It is about one Canadian woman’s recurring nightmare, which drives her on a quest to dig through her family’s buried history in China. When she meets a Japanese man, she must confront historical forces that threaten her own personal journey towards love.  The play brings the message of collective healing and global peace.

In 2007 while sitting in the dentist office Diana came across a magazine with an article about ALPHA (Association for Preserving & Learning the History of WWII in Asia).  She contacted the executive director, Flora Chong and gave her a copy of Red Snow.  Ms. Chong was deeply moved by Diana’s play and helped her arrange contacts in Nanjing to interview a couple of survivors in 2008.  Then in the following year Diana participated in ALPHA’s Peace and Reconciliation for educators to tour China and Korean to meet the survivors of WWII and to see the historical sites while learning more about the WWII in Asia.  

This was a life-changing experience that heightened Diana’s writing and continues to do so in her current play, Comfort.

Diana’s further research on the comfort women was furthered by the recent publication of a compilation of 12 survivors’ testimonies, which were enslaved as comfort women.  Chinese Comfort Women – Testimonies from Imperial Japan’s Sex Slaves, edited by Peipei Qui with Su Zhiliang and Chen Lifei, and was published in 2013 by the University of British Columbia press.

The book describes the experiences in the Japanese military “comfort stations” and their continued suffering after the war. These women are: Chen Yabian, Huang Youliang, Lei Guiying, Li Lianchun, Lin Yajin, Lu Xiuzhen, Tan Yuhua, Yin Yulin, Yuan Zhulin, Wan Aihua, Zhou Fenying, and Zhu Qiaomei.  This book will be available for purchase at the public reading of Comfort on August 20, OISE U of T, 252 Bloor St. W auditorium.

Find out more at www.alphaeducation.org

Remembering Resilience part of the "History + Art = Peace" series of events commemorating the 70th anniversary of the end of WWII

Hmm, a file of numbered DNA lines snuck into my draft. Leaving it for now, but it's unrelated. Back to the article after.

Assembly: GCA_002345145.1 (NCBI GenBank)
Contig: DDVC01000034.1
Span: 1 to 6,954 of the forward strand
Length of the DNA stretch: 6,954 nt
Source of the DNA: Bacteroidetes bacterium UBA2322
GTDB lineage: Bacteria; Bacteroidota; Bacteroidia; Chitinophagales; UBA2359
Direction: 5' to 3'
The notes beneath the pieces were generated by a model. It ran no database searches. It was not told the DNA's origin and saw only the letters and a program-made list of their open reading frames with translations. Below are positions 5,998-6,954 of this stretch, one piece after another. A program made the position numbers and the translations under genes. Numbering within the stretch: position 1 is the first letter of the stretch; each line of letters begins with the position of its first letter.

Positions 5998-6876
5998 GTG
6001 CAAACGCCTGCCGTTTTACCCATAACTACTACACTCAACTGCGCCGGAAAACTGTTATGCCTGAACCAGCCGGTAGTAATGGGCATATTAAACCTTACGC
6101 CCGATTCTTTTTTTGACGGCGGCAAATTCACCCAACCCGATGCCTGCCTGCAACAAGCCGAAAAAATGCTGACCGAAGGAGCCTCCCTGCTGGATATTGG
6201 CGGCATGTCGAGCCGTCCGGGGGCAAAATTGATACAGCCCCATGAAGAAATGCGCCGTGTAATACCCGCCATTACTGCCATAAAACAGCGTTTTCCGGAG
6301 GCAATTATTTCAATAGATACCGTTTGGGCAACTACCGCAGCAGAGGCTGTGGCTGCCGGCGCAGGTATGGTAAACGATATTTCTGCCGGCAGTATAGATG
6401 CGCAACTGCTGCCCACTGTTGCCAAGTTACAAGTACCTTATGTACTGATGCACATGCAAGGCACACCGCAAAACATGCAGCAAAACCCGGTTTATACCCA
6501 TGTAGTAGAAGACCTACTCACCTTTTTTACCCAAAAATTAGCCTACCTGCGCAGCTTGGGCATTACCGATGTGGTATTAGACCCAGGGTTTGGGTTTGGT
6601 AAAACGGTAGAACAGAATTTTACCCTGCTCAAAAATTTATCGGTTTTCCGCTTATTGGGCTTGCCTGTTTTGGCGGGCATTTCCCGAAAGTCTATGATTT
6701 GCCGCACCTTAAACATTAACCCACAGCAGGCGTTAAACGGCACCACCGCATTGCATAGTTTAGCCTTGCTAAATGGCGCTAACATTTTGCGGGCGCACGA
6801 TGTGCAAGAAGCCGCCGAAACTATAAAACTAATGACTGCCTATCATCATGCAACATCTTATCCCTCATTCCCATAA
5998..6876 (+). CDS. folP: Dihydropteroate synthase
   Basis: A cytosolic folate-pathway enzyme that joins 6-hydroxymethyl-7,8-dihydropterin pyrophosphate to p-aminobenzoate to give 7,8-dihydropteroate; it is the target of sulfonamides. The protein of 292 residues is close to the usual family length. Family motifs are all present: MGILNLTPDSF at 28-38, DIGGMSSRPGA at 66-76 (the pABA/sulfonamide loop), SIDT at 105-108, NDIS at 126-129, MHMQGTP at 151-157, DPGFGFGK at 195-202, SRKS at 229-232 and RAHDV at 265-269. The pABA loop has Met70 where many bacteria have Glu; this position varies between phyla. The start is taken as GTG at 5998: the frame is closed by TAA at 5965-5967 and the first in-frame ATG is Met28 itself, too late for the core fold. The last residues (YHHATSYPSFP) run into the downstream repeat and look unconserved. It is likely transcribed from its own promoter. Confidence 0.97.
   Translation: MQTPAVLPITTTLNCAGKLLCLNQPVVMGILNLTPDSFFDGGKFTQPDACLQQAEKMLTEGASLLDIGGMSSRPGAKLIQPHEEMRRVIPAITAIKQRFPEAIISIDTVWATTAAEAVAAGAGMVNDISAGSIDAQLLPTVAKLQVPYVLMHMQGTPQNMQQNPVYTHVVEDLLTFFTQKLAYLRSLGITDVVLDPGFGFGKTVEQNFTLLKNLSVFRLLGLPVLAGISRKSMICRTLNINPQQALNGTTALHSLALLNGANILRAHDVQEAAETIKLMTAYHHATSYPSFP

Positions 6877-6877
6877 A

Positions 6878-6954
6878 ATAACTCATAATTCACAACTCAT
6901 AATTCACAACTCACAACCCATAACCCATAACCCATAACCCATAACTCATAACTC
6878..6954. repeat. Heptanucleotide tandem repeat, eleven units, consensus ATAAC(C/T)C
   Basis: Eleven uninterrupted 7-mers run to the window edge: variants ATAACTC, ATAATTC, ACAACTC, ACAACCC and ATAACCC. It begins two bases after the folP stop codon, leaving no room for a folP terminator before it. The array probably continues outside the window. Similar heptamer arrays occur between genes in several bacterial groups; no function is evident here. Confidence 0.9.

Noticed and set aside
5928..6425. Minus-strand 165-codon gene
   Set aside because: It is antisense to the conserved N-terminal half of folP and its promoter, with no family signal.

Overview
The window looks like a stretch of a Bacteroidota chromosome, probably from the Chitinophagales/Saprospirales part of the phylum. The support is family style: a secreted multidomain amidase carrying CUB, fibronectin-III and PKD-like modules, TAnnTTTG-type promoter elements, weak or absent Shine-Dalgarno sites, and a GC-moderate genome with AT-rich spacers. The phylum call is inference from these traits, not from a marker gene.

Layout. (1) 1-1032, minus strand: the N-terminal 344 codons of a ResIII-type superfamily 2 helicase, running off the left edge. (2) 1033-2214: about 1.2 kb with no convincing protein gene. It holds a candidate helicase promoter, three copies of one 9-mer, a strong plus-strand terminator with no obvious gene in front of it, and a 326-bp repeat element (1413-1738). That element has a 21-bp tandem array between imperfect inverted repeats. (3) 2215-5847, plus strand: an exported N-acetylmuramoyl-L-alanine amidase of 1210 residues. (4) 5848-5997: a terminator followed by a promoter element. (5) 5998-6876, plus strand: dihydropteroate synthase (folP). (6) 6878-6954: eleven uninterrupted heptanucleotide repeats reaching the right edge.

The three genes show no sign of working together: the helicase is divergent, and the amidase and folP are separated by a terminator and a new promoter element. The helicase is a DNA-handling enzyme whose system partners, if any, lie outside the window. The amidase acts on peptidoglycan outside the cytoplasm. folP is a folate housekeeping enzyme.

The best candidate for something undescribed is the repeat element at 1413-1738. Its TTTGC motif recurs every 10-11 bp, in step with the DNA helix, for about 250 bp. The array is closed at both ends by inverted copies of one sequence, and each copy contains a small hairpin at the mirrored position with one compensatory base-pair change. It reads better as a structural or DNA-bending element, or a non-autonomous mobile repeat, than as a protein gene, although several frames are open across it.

Other “Comfort” related events in the peace celebrations:

Saturday August 15 @ 7pm

“Remembering Resilience Commemorative Ceremony”

Join us for a candle light vigil and an evening of music, performance art, film, and special guest speakers.  This commemorative ceremony is held to remember the courage and strength of those that suffered during the Asia-Pacific War. Performances include a song from Diana Tso' play, "Comfort” (music composed by Constantine Caravassilis; musicians: Patty Chan -erhu/Chinese violin, Marjolaine Fournier- double bass, Phoebe Hu-Chinese flute) and a performance piece showcasing Comfort's costume designer, Erika Chong’s 2015 collection, inspired by the comfort women.

School of Management, Theatre Hall - TRS1-067  @ 55 Dundas Street West
This event is free and is co-sponsored by Unifor Sam Gindin Chair in Social Justice and Democracy, Ryerson University.  Seats are limited!   Please RSVP here: http://www.eventbrite.ca/e/remembering-resilience-commemorative-ceremony-for-the-70th-anniversary-of-the-end-of-wwii-tickets-16905306226

Friday August 21 @ 1:15pm, 3:15pm & 5:15pm

Birds of a Feather Storytelling Event with Diana Tso, Rubena Sinha & other storytellers.  Join us at the gazebo in Mel Lastman Square 5100 Yonge (at North York Centre subway stop) We welcome the community to share their stories of peace & reconciliation, remembrance & love.

The post below is Lei Guiying’s narrative of her life in the comfort station.

No comments:

Post a Comment